What does that mean?
1 trillion cubic feet = 80 billion barrels of oil..........
That translates into staggering potential wealth. The total population is 950,00 of which only 350,000 are citizens. The rest are expats, the vast majority of which hail from South Asia and non oil rich Arab states. As in the rest of the region, these folks do the tough, dangerous and dirty jobs . As most of the expats are male, Qatar has a peculiar demographic make up and women are in short supply.
The ratio is 3.5 men to every female.Though heavily dependent on oil and gas, Qatar is trying to diversify its economy and fashion itself as an education and media hub.
Al Jazeera is based in Doha ( the English language service is quite interesting) and has established itself as a major player in the global news market. George Bush was so incensed with it's coverage of the Gulf war that he reportedly considered ( albeit briefly) bombing it. This would have been a dicey move given Qatar allows the US 5th fleet to use it as a base for the region.I had a limited amount of free time in Doha, but given the weather was a delightful 75 degrees, I took a walk along the Corniche, where I came across local people enjoying the sea breeze.
Qatar hosted the Asian games in 2006 and it was generally acknowledged to be the biggest and most successful in history.
Emboldened by this success they're bidding for the 2018 Football World Cup.
Given the present infrastructure, this feels a bit of a pipe dream at the moment, but all that wealth sitting underground will no doubt give them the financial muscle to host it one day.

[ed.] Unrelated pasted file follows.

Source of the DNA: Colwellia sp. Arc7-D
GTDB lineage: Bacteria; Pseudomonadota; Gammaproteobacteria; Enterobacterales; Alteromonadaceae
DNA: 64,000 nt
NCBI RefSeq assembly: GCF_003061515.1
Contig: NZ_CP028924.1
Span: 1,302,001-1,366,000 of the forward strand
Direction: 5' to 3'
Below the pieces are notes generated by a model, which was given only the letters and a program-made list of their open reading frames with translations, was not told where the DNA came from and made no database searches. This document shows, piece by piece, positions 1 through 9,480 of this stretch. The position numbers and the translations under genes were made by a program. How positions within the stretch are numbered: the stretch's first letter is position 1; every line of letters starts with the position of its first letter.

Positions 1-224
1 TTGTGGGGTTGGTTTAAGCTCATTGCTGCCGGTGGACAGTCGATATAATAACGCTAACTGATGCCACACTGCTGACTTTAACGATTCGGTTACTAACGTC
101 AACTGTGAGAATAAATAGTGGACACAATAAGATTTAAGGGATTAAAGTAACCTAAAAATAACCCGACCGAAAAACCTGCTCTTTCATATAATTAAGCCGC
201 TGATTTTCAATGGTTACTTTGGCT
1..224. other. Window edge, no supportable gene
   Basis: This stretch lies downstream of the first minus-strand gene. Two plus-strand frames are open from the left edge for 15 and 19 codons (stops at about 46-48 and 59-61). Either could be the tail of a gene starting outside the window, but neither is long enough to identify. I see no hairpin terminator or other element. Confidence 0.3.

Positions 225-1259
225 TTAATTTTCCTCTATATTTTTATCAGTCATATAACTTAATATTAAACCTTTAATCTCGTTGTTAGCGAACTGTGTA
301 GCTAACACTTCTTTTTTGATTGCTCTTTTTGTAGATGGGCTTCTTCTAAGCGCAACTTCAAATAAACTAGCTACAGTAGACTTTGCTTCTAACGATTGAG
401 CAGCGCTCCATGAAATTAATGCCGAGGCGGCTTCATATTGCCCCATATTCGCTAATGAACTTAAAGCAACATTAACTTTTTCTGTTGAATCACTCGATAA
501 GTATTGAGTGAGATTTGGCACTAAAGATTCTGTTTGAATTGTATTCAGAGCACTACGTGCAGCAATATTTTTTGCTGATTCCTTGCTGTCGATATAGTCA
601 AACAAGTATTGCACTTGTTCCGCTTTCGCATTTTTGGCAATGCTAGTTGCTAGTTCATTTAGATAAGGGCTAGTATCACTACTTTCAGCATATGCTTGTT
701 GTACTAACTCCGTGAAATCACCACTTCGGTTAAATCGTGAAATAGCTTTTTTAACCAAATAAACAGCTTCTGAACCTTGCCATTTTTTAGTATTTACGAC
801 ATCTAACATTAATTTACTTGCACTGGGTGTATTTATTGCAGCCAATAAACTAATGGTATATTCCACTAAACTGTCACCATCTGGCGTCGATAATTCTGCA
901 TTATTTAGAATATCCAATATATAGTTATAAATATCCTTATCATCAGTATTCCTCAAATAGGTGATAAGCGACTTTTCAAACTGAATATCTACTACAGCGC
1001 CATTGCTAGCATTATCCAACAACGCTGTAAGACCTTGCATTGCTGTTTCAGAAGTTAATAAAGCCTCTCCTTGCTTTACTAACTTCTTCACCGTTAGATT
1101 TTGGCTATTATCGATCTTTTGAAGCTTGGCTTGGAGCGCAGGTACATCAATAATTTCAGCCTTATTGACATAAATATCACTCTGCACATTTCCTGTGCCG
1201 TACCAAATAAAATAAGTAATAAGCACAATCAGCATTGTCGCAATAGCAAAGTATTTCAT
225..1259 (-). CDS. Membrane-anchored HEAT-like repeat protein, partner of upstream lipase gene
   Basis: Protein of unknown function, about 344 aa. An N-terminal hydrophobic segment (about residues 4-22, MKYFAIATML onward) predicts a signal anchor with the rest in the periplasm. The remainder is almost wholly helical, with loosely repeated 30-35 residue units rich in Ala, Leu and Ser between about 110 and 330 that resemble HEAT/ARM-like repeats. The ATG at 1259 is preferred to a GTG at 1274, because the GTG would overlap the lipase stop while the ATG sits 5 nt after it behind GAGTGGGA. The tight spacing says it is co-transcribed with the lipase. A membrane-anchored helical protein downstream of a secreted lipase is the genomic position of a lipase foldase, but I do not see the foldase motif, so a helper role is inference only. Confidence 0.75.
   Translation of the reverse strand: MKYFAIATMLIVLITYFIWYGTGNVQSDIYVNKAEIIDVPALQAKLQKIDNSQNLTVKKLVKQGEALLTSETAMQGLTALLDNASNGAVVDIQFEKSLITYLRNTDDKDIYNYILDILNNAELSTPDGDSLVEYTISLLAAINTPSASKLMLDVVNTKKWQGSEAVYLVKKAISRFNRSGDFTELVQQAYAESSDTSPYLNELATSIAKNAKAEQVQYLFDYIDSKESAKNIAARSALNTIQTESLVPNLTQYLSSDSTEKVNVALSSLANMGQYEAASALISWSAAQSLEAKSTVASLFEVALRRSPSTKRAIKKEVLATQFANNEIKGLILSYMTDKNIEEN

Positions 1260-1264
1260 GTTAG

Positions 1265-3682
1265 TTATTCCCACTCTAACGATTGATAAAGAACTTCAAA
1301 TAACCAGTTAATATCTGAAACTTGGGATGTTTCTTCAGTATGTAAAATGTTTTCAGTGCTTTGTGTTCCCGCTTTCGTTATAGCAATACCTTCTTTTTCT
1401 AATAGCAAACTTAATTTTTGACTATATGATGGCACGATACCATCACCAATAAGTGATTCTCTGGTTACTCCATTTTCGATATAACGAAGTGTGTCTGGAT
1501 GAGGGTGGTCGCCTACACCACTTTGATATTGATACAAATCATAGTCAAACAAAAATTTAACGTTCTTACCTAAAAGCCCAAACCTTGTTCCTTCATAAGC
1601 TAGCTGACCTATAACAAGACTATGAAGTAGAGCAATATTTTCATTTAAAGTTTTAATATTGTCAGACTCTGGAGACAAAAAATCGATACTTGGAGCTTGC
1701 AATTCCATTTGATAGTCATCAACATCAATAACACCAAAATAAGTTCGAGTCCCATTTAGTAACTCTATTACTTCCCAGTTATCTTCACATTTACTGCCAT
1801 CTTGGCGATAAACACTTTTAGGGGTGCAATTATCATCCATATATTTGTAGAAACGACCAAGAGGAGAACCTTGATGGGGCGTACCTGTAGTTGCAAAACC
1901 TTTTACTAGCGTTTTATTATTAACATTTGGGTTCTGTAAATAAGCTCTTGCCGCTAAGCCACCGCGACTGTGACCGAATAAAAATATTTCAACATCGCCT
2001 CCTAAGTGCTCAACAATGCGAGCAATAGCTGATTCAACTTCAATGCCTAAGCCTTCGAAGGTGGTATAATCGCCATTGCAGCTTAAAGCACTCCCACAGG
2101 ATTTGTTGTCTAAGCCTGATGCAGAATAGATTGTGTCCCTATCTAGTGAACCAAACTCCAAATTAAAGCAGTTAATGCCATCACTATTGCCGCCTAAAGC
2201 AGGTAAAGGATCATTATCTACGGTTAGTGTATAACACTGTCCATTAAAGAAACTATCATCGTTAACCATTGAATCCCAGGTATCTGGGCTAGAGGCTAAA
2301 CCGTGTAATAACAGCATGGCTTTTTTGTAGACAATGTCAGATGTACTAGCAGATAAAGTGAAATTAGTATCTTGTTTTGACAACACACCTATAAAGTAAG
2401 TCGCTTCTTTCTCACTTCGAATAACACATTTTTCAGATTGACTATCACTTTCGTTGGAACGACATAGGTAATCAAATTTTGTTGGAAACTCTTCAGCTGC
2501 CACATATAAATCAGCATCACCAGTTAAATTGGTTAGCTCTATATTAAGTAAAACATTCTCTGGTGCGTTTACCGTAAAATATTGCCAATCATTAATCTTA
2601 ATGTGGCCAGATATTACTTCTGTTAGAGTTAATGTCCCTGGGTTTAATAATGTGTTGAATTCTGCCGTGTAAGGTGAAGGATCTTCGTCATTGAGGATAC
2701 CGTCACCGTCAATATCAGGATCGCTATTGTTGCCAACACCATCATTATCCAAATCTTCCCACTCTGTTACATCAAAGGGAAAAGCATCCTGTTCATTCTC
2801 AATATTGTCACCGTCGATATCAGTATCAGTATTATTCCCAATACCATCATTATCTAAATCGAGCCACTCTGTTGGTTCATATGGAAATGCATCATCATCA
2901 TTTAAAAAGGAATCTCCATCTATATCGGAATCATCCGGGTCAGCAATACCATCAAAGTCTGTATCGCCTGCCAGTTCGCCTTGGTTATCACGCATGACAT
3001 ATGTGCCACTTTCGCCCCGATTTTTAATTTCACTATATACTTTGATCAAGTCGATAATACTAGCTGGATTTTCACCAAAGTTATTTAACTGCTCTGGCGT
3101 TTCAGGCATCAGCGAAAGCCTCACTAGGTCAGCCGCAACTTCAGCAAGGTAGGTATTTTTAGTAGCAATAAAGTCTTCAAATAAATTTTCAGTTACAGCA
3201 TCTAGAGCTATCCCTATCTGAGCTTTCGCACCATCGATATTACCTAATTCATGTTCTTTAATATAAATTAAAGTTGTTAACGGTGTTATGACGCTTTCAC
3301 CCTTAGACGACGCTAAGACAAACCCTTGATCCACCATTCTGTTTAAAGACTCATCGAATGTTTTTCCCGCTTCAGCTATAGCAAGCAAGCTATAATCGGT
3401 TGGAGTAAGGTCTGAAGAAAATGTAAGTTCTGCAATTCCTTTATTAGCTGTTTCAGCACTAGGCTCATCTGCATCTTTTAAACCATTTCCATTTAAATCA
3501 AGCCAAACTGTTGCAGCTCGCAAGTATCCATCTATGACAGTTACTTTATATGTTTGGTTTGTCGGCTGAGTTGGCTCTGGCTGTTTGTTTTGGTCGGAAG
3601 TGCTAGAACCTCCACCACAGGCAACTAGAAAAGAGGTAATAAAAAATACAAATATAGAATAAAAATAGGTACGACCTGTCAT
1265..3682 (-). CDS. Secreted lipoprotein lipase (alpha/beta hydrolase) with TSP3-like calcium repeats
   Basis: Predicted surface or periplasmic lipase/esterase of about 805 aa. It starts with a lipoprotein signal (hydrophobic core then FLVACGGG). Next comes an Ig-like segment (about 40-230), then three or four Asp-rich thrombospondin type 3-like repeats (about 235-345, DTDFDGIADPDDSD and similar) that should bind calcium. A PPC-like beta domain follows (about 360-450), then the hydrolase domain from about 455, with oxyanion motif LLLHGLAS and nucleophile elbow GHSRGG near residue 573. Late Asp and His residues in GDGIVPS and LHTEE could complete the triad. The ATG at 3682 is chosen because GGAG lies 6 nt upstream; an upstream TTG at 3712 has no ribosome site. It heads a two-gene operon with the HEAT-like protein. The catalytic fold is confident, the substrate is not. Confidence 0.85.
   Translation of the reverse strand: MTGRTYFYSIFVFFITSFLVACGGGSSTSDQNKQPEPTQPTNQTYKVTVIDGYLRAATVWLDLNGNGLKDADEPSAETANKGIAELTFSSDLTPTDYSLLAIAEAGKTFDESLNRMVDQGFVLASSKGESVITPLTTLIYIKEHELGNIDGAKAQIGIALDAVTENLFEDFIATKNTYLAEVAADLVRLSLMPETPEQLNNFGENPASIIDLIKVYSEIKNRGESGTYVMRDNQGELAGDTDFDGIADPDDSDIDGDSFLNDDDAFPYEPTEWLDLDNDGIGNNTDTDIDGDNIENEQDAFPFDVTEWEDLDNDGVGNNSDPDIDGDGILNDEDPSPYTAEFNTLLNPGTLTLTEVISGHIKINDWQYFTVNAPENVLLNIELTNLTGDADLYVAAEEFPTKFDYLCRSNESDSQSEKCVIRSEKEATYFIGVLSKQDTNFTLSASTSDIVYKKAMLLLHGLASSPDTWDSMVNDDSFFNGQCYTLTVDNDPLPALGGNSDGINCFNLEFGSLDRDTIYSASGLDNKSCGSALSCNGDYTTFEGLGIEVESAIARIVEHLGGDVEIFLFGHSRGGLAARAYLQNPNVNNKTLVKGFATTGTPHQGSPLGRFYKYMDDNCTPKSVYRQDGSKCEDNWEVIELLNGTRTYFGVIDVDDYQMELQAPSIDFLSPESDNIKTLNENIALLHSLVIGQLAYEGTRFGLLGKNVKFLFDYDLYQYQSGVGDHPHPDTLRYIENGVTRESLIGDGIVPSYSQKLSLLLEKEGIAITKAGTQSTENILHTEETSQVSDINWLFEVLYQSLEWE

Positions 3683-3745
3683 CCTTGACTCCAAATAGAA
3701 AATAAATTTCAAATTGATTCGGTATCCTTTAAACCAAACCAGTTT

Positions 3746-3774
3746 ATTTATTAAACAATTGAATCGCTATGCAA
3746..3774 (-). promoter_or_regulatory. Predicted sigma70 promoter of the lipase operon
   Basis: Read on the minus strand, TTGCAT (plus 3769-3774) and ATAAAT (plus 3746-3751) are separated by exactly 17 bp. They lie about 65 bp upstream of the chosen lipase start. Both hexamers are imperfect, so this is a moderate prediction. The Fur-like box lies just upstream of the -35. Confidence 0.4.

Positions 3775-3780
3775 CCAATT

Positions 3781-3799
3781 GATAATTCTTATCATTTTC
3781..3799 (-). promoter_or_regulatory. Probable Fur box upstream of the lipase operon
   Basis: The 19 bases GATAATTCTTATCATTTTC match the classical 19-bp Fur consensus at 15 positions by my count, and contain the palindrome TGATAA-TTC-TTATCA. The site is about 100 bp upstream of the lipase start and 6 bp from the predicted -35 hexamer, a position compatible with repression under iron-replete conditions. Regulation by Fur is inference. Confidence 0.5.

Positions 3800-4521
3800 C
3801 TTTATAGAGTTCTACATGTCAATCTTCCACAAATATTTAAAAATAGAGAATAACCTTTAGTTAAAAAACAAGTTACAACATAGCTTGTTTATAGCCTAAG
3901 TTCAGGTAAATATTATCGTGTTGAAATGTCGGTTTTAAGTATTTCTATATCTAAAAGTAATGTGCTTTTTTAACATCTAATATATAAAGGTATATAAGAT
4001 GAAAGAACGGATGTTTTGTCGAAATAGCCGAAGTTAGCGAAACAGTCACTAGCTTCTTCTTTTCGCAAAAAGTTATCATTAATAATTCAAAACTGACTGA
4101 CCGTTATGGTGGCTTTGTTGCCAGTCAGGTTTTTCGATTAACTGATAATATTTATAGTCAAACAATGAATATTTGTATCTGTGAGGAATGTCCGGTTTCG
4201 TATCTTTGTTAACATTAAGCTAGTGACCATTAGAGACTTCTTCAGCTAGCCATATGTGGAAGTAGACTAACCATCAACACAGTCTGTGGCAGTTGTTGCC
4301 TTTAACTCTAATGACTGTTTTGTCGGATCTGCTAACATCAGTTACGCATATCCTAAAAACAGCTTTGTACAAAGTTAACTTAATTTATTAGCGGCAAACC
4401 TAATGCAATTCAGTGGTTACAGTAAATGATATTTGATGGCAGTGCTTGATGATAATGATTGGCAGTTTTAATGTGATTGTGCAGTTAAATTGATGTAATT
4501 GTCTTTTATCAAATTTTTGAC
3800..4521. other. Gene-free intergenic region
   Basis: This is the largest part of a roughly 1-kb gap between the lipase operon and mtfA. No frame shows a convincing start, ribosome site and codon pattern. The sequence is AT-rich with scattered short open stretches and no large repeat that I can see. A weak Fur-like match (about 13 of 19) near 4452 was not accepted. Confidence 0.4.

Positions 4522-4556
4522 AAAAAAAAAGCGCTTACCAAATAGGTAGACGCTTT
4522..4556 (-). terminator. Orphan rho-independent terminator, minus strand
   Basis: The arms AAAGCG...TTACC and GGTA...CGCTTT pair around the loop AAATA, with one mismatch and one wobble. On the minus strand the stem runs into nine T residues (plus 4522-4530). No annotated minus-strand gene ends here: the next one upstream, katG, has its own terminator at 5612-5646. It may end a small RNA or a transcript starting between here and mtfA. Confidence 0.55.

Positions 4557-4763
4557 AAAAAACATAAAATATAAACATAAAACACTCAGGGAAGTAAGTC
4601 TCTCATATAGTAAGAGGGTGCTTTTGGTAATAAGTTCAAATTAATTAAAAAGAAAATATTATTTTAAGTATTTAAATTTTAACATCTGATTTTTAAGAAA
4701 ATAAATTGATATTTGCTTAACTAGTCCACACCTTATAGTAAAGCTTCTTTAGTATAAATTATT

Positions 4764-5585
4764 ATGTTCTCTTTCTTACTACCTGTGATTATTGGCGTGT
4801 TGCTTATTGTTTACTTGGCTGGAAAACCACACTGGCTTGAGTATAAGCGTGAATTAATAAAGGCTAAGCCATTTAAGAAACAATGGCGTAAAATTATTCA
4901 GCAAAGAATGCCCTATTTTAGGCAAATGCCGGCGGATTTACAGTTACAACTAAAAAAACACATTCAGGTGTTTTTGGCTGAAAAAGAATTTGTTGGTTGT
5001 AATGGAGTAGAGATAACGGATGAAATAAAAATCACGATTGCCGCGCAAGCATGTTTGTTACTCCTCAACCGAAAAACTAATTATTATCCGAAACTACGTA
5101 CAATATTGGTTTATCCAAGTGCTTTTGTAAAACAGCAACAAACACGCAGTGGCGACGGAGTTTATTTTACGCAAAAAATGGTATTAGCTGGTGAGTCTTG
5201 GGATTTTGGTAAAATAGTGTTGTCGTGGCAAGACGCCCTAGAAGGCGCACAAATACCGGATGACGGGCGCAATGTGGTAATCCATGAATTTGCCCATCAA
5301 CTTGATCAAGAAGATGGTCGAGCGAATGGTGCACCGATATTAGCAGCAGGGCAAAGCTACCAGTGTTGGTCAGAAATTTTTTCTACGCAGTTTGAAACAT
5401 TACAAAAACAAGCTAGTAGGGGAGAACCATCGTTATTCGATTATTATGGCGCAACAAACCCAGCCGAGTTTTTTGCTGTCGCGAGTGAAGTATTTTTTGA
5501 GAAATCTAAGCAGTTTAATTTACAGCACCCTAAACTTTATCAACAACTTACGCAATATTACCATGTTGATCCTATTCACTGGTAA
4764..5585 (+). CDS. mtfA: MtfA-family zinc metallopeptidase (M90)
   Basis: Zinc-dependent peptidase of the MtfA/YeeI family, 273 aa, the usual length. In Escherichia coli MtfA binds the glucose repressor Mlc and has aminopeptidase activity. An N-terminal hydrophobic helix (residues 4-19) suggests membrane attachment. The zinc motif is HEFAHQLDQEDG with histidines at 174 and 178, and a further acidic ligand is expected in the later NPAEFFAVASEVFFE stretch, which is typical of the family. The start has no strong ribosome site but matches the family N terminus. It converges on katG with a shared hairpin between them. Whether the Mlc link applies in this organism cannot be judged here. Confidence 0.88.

Though not as liberal as the UAE or Bahrain, Qatar is still considered a " progressive" practitioner of Islam. There's freedom of religion and though the country's legal system is based on Sharia law, a fairly "soft" interpretation is practiced.
Women can drive, censorship is abolished and alcohol is available at selected venues.
My hotel was dry.
I also spent an hour at the Waqif Souk. Its a "new" old Souk, and knowing it was a recreated version of the demolished 200 year old version, I went prepared for a "Disney-fied" let down.
I was pleasantly surprised.
I suppose, given the overwhelming majority of the people there were locals or at least Peninsula Arabs, it felt ( to me at least) an authentic representation of what such a thing should be.
People were buying "stuff" they would use.
Sure there was touristy junk piled high in some shops, but the herb stalls and incense vendors (for which the place is famous) were telegraphed by sweet smells wafting in the air long before you saw them.
Shisha smoking men and women ( 'm always a bit jarred seeing floor to ceiling black clad women smoking) lounge on pillows drinking Turkish coffee and watching the world go by.
Not a Starbucks or McDonalds in sight.